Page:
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Celebration for closing night of the 7th Annual South East European Festival (SEE Fest 2012 which ran from May 3-May 7 2012) took place Monday night, May 7th, at UCLA’s Bridges Theater in Los Angeles with the screening of the Turkish epic FUTURE LASTS FOREVER, an exploration of the parallel pasts and Anatolian elegies directed by Ozcan Alper, which also won Bridging the Borders award for best feature film of the festival. DO NOT FORGET ME INSTANBUL, a collection of seven stories by seven directors under artistic direction of Turkey's auteur Huseyin Karabey also received an award from Cinema Without Borders accordingly.
2012 Award Winners:
Juries and awards of the 7th South East European Film Festival included:
Bridging the Borders Award, with jurors Bijan Tehrani, editor-in-chief, Cinema Without Borders; Kevin Cassidy, international news editor, The Hollywood Reporter; and Fareed C. Majari, director of the Goethe-Institut Los Angeles. Best Documentary Award, with jurors Margit Kleinman, director, Villa Aurora in Pacific Palisades; Arnold Schwartzman, Oscar-winning filmmaker and designer; Valentina Ganeva, film editor; Best Debut Feature Award, with jurors Ana Maria Bahiana, author and film critic; Matthew Mishory, filmmaker; and Zeljko Marasovich, film composer; Best Short Film, Best Short Documentary Awards, with jurors Prince Gomolvilas, playwright; Jelena Mrdja, actress; Marsha Goodman, EMMY-winning casting director; and Jelena Erceg, visual effects artist. Best Cinematography Award, feature and documentary film, with jurors Boris Schaarschmidt, cinematographer; Michael Pessah, cinematographer; Nicholas Fahey, cinematographer; and Hans Diernberger, visual artist.
About South East European Festival:
South East European Film Festival educates about and promotes cultural diversity of South East Europe through its annual presentations of films from this region and year-round screenings and programs. SEE FEST organizes conferences and retrospectives, serves as the cultural hub and resource for scholars and filmmakers, and creates opportunities for cultural exchange between Southern California and South East Europe.
For further details about the festival visit: http://www.seefilmla.org
What do you give the billionaire Russian oligarch who has everything? A cage. The Kremlin is locking Mikhail Khodorkovsky up for the next 14 years.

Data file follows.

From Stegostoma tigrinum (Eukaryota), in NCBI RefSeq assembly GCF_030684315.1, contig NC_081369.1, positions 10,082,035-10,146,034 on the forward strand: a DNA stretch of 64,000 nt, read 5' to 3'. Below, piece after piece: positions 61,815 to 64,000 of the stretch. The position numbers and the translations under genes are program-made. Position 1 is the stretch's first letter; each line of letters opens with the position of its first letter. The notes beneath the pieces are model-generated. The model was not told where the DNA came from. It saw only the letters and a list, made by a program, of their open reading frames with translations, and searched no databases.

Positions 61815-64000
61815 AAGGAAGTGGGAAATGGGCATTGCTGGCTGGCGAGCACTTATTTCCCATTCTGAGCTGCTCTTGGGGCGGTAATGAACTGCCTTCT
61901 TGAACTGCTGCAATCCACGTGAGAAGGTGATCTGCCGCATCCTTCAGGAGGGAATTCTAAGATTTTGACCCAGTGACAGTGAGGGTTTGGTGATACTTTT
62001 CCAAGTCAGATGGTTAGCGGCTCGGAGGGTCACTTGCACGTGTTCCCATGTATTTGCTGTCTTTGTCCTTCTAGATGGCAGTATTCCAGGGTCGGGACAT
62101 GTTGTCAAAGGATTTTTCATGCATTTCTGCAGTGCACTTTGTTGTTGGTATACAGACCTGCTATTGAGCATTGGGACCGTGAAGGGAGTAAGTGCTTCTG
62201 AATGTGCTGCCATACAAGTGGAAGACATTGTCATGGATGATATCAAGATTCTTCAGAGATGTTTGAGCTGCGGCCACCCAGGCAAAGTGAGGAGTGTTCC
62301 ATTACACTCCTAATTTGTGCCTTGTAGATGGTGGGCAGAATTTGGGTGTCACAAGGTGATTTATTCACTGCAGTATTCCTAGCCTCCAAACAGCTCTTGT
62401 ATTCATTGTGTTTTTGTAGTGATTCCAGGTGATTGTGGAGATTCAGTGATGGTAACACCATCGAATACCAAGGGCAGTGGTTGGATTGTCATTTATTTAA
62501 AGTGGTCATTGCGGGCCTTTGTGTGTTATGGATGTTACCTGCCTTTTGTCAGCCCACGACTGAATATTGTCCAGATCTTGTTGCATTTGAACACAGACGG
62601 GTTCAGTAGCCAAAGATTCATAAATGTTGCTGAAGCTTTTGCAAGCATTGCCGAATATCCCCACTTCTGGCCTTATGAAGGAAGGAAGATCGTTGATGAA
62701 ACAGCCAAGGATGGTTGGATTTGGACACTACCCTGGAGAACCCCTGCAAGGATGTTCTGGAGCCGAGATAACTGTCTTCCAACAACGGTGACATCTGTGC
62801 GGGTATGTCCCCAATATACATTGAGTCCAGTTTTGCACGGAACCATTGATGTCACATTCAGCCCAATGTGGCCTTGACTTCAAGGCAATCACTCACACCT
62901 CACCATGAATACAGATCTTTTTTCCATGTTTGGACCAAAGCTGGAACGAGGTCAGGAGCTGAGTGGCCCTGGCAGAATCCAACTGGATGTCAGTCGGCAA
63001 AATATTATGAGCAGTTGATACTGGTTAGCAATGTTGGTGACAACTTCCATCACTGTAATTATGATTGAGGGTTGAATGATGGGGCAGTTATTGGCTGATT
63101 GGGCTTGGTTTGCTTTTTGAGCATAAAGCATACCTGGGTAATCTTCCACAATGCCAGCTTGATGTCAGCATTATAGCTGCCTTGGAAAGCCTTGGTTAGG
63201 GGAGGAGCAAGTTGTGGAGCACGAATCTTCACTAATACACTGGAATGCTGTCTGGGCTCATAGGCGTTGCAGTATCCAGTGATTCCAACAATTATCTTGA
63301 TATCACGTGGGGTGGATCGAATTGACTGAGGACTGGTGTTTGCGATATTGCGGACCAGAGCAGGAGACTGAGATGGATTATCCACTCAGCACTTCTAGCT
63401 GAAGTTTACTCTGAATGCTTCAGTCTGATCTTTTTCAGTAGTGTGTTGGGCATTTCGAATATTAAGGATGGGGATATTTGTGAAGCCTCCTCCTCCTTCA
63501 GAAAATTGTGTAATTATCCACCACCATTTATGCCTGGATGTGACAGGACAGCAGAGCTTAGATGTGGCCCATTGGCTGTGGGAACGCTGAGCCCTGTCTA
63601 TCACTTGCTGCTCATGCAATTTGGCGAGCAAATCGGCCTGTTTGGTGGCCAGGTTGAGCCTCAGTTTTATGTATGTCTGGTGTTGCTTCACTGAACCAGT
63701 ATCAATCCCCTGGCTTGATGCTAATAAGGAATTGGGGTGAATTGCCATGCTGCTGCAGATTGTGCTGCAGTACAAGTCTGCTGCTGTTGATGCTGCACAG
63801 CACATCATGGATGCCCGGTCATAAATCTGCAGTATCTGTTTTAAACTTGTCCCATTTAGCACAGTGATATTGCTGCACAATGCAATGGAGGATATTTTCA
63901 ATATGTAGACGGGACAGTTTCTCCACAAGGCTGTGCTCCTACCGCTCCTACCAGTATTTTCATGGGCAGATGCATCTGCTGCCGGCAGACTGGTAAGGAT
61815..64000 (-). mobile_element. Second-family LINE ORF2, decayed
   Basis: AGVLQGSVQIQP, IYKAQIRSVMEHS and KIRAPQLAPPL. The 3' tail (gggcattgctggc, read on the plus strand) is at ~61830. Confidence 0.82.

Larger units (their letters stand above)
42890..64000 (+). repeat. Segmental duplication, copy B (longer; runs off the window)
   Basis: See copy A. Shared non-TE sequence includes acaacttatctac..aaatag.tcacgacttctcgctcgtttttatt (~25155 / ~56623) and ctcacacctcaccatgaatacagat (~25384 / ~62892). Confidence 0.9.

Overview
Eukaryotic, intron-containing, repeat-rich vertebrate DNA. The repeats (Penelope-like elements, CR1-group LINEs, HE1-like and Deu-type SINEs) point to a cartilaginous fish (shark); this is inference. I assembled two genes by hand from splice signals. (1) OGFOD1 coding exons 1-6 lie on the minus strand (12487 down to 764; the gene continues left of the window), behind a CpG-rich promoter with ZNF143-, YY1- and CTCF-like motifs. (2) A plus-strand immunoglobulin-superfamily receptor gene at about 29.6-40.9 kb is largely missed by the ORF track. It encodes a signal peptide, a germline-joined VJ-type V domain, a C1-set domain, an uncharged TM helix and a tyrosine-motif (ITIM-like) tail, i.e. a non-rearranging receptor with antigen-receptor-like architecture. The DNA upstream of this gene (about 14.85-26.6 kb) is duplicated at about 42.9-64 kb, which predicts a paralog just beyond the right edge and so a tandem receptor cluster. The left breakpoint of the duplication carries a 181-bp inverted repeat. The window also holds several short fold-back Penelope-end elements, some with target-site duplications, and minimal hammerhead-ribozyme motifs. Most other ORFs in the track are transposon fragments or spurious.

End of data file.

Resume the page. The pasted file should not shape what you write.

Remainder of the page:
Laste year's Berlinale showed Nenette, Nicholas Philibert's doc about a caged orangutan in a Paris zoo. Calling Kohodorkovsky's prison a zoo would be complimentary, but here's a question -- which has the best food, a French zoo, or a Russian prison?
Cyril Tuschi’s investigative oli-doc doesn’t find much evidence of criminality on the part of Khodorkovsky, who ran Lukos, a huge Russian oil company. Yet it does show you what happens to a rich Russian who decides to get involved in politics. Have you seen any BP executives in a US prison recently? The evidence implicating them is still washing up on the shores of Louisiana.
Read more: Podcast: Berlinale 8 -...
Nader and Simin – Iran May Not Have WMD, But It Sure has Dysfunctional Families
Iran is no longer in the headlines. But in Berlin, where an Iranian member of the jury who’s now in prison was represented by an empty chair, the Iranian film Nader and Simin: A Separation, by Asghar Farhadi, won the Golden Bear. Acting awards were given to the male and female leads in this drama about a family that tumbles into crisis.
David D’Arcy, back from the Berlinale, talks about Nader and Simin, one of the encouraging signs at the festival.
* click on the player to hear the podcast
It wasn’t the best Berlinale, but it should have been better. Beginning with opener True Grit, there were stars -– Kevin Spacey, Jeremy Irons, Stanley Tucci, Demi Moore and company in Margin Call, the latest financial saga, straight from Sundance Film Festival; and Ralph Fiennes directed himself and a corps of military-clad fighters in Coriolanus, one of Shakespeare’s most difficult plays to stage, much less to film. (Fiennes and company shot it in Belgrade, Bosnia.)
There was also controversy, and it wasn’t limited to the griping of critics. The Iranian filmmaker Jafar Panahi was set to be on the jury, but he’s been in jail in Iran, where he’s now officially banned from making films. The ban seems a bit superfluous, since Panahi is locked up. The Berlinale kept his name on the jury list, and kept an empty chair to signal his absence.
Read more: Best of the 2011 Berlin...
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